June 2015
Volume 56, Issue 7
Free
ARVO Annual Meeting Abstract  |   June 2015
UK outcomes of switching patients with neovascular age-related macular degeneration from ranibizumab to aflibercept
Author Affiliations & Notes
  • Vina Manjunath
    Newcastle Eye Centre, Royal Victoria Infirmary, Newcastle upon Tyne Hospitals, Newcastle upon Tyne, United Kingdom
  • James S Talks
    Newcastle Eye Centre, Royal Victoria Infirmary, Newcastle upon Tyne Hospitals, Newcastle upon Tyne, United Kingdom
  • Footnotes
    Commercial Relationships Vina Manjunath, Novartis (R); James Talks, Bayer (R), Novartis (R)
  • Footnotes
    Support None
Investigative Ophthalmology & Visual Science June 2015, Vol.56, 4584. doi:
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    • Get Citation

      Vina Manjunath, James S Talks, ; UK outcomes of switching patients with neovascular age-related macular degeneration from ranibizumab to aflibercept. Invest. Ophthalmol. Vis. Sci. 2015;56(7 ):4584.

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      © ARVO (1962-2015); The Authors (2016-present)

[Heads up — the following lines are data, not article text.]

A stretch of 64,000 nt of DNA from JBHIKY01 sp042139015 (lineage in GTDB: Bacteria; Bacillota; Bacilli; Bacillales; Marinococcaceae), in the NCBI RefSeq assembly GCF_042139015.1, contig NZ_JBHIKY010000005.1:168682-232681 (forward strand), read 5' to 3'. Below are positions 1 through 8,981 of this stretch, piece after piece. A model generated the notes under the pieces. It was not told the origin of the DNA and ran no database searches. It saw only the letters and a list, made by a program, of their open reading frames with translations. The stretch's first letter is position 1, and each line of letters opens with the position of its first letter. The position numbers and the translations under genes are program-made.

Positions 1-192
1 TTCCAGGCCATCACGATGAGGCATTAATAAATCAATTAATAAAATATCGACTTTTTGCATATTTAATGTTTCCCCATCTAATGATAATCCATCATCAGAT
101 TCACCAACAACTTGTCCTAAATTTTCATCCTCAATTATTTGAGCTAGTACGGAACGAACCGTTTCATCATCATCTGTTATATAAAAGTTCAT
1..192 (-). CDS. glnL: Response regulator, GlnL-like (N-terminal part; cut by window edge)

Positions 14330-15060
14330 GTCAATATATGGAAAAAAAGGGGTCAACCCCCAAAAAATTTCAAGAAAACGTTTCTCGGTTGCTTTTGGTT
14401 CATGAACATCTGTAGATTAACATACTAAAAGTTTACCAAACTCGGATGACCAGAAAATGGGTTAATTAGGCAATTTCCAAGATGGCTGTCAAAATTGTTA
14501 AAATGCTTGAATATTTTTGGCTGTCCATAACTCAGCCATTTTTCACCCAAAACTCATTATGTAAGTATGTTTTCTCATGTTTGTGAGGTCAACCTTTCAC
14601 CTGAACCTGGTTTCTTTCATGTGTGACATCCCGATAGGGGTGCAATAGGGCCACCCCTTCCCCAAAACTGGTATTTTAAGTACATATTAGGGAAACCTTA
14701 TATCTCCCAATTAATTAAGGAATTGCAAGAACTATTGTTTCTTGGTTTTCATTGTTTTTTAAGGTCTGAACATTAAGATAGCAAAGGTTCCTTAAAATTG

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Abstract

Purpose: Relatively small case series of patients whose treatment has been switched from intravitreal ranibizumab to Aflibercept have been presented previously. We wished to evaluate outcomes from larger numbers of patients to see if there was any benefit in terms of visual improvement or change in the slow rate of visual loss that occurs over time.

Methods: Visual acuity data was collected on patients treated with aflibercept at 6 centres using Medisoft, an electronic patient record. Aflibercept treatment was started in the United Kingdom in some centres in March 2014 and in most centres by August 2013. The data cut presented is from the end of November 2014. Data collection is on-going and a further 7 centres are due to contribute shortly.

Results: The mean visual acuity at the point of switching in 1530 eyes was 58.1 ETDRS letters; at 6 months 58.8 (613 eyes); 12 months 58 (281); 14 months 58.9 (194). The mean visual acuity had been 59.1 letters 14 months prior to switch in 561 eyes and at 6 months prior was 59.1 (760 eyes). Thus we see that a slight decline in vision prior to switching of treatment has been arrested and the graphs show an upward trend in visual acuity following the switch.

Conclusions: The visual acuity of patients switched to aflibercept from ranibizumab remained stable. There was a suggestion of a slight decline occurring in the months before switch that stabilized. Larger numbers with longer follow up will enable this to be further assessed.<br />

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